Thanks to each one who came over to check out the new digs and leave a comment as well as for the birthday wishes. It's all much appreciated. After putting up a post about liming I had the most wonderful opportunity to do some serious liming last night. I got a call, out of the blue, from a friend from Trinidad who I hadn't seen in probably 7 years or more. I found out he was touring with a small steel pan orchestra he had formed. Fortunately, he was performing only about 45 minutes away from my house so I packed up my boy and we went off to hear some sweet pan. After the performance we shut down the place catching up on old times. When the lights were shut out on us and the folks were standing at the door to shoo us out I bawled in meh bes' Trini accent, "Don't let's mash up de lime!" A chorus of agreement rose up and we decided to continue the lime back at the house where the orchestra was staying. Food, drink, and LOTS of laughs and smiles continued until about 1am. Today I am letting my son break beach (cut school) to recover from his first authentic Trini lime.
Allow me to give you a brief primer on Steel Pan though. It is the national instrument of Trinidad and Tobago. It was invented there during the 1930s. It is the only accoustic instrument invented in the 20th century.
"Liming" was introduced by Brit sailors and raised to an art form by Trinis. Steel pan can be traced to American sailors and again, the Trinis "gone mad wit' it." The US Navy had a base in Trinidad and when departing they left an awful lot of material behind. Among the castoffs were 55 gallon oil drums. Animal skin drums and tamboo bamboo bands had been outlawed or heavily restricted but the need for rhythm could not be so easily regulated. The ubiquitous oil drums became the next item to carry the beat.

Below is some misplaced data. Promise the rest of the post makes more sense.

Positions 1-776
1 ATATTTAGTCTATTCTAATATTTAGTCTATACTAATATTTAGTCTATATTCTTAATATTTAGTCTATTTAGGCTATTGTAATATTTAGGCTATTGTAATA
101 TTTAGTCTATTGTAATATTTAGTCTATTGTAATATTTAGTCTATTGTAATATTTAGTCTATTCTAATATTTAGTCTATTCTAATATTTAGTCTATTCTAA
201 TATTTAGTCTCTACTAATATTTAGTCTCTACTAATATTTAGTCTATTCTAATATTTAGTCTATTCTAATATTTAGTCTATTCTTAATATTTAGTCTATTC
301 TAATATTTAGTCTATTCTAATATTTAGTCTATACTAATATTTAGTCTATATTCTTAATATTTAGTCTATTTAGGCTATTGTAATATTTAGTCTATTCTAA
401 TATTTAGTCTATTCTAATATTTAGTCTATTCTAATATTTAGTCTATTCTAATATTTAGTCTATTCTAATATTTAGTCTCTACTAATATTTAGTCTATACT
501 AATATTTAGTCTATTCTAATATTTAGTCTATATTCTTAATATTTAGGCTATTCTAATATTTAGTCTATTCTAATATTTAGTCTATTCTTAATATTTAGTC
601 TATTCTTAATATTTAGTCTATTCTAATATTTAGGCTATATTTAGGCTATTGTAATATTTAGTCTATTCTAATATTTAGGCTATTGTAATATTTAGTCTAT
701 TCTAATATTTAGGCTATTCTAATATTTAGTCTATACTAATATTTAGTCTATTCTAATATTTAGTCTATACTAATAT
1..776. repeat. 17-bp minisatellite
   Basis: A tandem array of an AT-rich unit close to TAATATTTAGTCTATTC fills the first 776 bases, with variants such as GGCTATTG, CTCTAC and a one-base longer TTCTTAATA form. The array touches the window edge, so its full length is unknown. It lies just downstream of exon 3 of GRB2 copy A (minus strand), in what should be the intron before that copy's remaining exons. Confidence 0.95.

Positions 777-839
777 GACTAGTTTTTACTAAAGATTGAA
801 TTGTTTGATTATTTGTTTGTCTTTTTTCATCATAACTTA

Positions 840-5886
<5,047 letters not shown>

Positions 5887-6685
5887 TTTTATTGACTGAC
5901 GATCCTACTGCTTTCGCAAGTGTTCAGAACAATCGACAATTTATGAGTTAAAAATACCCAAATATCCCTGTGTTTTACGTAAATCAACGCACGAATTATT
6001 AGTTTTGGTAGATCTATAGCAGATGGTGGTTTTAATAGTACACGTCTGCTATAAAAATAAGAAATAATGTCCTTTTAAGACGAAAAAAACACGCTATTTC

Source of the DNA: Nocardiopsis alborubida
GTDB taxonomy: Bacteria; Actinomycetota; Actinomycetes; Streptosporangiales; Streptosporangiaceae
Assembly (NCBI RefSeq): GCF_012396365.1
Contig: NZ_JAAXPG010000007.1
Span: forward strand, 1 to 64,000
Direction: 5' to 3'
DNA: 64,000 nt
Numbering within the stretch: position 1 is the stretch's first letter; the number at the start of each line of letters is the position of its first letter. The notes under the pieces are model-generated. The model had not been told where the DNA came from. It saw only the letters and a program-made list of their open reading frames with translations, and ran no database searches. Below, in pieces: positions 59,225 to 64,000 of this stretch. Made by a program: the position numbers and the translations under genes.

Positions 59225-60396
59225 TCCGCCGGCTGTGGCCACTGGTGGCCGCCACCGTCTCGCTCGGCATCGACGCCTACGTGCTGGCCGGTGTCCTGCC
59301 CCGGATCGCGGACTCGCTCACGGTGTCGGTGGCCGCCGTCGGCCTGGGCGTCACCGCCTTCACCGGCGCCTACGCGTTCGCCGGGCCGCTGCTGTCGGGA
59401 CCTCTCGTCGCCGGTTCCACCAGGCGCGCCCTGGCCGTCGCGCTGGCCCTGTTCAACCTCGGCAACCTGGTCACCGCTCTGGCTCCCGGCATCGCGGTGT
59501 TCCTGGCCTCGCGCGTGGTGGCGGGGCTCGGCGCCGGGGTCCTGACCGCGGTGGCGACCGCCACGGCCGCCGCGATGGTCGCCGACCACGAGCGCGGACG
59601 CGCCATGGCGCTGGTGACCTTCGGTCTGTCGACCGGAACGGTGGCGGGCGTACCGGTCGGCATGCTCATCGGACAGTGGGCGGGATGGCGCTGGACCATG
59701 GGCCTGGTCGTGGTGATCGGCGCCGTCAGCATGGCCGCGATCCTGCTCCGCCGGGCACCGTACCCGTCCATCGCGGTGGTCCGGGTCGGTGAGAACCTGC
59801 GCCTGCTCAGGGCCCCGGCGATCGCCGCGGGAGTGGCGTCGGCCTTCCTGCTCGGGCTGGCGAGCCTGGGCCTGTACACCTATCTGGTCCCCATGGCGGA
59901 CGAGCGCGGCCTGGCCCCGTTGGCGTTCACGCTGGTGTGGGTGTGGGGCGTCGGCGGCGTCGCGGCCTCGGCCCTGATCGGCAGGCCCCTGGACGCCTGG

As the instrument gained popularity it had an effect on 1940s Trini culture that was similar to the effect of rock music here in the 1950s and 1960s. It was a somewhat suspect activity of the younger generation. Bands were formed, rivalries sprang up, and some clashes occured. The instrument gained wider acceptance in the 1950s when a band was sent to the UK to perform for a Commonwealth celebration and was received with enthusiasm. During the 1963 Carnival season the first national Panorama competition between a host of steel pan orchestras was held. Today, the sound of orchestras rehearsing in open air pan yards and the frenzy of excitement that cresendos with the annual competition is a defining feature of Carnival in Trinidad.
The process of creating a drum is incredibly harsh and yet precisely refined. The tools used are sledgehammers, chisels and blow torches. The bottom is heated and pounded down to stretch deeply then each note is chiselled out and heated and pounded up slightly to hold its specific tone. Stretch the bottom too far and the metal ruptures, not far enough and the notes remain flat. The sides of the drum are cut to varying lengths depending on which range of notes the drum will play. The varying lengths give a rich and layered orchestral sound.
Calypso is the most obvious music to be played by pan orchestras but it is easy to find any other musical style adapted and arranged for pans, whether it is pop, jazz, hymns, or even classical music. A mellow rendition will lull you like a gentle tropical breeze on a sunny beach. If it is interpreted "wit' a jump up beat" and fails to get you on your feet and dancing then the coroner needs to be called.
If you'd like to hear some free mp3s of a little pan music youcan check out http://www.bakrabata.com/bakraMusic.htm
Pan music may cover the Caribbean, but make no mistake, it was BORN and BRED in Trinidad!